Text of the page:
To wit: During the Arab Spring of 2011, as the Libyan revolution raged, the Human Rights Council was hailing Libya’s “commitment to upholding human rights.” (Gadhafi's Libya had previously been elected to chair the HRC with 155 votes.) Meanwhile, amidst the widespread shooting of civilians in Syria, the Assad regime smugly pledged “to uphold the highest standards in promotion and protection of human rights” – and remained a frontrunner for a seat on the Human Rights Council.
The entire U.N. apparatus has been hijacked by a bloc of Arab, Muslim and dictatorial Third World forces who constitute an automatic voting majority. These anti-Israel agitators push their agenda aided by the "halo effect" – the phenomenon whereby the U.N., due to its humanitarian focus, is insulated from scrutiny and regarded above reproach.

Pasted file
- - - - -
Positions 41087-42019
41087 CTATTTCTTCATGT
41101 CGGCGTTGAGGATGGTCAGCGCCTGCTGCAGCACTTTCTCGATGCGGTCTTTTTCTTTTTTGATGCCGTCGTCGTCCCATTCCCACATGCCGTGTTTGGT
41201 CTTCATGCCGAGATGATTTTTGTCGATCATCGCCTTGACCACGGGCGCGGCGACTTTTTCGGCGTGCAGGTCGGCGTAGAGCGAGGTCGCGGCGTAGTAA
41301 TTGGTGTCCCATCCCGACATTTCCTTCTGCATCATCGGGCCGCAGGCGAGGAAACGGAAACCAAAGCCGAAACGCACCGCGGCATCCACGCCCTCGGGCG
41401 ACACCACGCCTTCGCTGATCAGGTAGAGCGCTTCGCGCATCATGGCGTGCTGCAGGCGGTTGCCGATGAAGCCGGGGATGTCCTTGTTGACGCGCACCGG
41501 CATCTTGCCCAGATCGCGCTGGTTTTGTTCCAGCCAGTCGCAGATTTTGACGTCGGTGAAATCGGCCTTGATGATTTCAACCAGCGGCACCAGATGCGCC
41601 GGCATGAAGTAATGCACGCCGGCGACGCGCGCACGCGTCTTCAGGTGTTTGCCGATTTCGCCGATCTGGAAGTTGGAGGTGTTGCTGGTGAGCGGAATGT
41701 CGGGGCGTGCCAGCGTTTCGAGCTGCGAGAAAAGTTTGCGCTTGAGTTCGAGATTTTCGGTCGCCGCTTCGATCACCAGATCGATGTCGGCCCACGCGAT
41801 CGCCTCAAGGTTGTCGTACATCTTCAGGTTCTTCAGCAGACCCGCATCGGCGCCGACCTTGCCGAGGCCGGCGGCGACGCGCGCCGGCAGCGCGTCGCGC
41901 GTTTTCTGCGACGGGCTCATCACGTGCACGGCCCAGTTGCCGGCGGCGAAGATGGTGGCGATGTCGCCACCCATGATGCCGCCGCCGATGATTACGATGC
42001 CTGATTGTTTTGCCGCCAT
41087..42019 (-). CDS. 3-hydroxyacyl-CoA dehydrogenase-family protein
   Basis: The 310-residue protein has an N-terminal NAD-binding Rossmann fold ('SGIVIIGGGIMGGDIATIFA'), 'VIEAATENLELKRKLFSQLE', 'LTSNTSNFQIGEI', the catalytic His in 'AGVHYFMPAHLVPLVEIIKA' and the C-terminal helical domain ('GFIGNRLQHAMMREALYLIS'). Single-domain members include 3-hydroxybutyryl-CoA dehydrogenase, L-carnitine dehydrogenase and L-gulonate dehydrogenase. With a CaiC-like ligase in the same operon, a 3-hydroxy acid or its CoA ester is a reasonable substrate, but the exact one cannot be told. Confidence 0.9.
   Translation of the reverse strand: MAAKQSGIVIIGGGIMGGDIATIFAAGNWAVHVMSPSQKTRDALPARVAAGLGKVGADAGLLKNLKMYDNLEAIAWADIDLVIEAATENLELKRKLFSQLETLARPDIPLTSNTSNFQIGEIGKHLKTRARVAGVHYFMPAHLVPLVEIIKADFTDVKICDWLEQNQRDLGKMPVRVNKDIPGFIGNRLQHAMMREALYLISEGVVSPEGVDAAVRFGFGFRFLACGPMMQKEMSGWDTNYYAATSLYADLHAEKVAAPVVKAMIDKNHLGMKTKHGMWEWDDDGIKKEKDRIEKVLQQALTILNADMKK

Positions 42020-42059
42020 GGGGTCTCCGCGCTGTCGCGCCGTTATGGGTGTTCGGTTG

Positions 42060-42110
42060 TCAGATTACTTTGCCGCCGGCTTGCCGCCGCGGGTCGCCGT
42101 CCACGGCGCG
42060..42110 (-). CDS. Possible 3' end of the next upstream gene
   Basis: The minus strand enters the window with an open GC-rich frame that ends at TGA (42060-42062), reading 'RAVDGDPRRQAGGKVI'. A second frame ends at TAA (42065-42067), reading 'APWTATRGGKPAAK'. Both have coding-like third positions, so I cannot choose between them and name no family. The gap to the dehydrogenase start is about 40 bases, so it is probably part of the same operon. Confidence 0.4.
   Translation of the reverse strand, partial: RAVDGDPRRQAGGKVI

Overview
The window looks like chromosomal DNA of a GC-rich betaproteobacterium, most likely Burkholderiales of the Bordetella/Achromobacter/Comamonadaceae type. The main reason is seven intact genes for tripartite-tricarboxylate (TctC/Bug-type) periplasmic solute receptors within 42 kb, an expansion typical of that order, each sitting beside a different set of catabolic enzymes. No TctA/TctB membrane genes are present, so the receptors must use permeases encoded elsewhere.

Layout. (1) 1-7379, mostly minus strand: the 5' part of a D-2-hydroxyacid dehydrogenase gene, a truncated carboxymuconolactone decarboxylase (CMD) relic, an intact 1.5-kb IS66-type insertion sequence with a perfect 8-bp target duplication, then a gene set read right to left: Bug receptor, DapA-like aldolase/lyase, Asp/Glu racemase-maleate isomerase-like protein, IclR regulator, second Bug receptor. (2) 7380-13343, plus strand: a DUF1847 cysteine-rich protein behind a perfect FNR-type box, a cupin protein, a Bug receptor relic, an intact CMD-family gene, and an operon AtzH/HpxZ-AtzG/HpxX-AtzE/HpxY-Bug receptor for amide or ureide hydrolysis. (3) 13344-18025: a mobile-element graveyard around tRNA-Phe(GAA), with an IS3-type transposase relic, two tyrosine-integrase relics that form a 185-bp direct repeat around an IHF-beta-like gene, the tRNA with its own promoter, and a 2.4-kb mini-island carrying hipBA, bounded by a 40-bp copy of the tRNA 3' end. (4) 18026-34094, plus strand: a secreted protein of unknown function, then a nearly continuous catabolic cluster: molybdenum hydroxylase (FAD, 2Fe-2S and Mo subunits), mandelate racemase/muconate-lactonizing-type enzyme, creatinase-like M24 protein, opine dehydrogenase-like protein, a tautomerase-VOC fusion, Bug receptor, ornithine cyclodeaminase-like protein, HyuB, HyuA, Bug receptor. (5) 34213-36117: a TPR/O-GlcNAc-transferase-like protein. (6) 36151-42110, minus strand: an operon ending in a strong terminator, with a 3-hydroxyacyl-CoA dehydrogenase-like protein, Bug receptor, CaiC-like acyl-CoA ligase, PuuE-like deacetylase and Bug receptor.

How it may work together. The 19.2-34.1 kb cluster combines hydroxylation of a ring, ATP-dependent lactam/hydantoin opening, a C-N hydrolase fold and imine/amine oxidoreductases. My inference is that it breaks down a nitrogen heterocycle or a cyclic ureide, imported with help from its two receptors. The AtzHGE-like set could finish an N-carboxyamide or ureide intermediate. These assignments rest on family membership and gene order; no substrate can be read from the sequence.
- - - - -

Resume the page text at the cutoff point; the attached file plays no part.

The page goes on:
The potency of this halo effect was in full force in 2009 with the Goldstone report – the Human Rights Council's "fact-finding mission" on the war in Gaza that charged Israel with intentionally targeting Palestinian civilians, and suggested that Israeli soldiers be prosecuted in international courts for "war crimes."
So this week, when the HRC announced plans to scrutinize Israeli activity in the West Bank, Israel made the decision: Rather than be accomplice to its own condemnation, better to make a dramatic statement of opposition. Whatever the case, the outcome of this “investigation” is certain to deal Israel yet another diplomatic blow.
Visitor Comments: 6
Aish.com contributor Yvette Alt Miller notes that with the release of Mitt Romney's income tax records, a spotlight has been thrown onto the whole concept of “tithing.” In a world where charitable giving is low (3.1% of people's income, on average, in the U.S.), Romney donating 10% of his income was big news.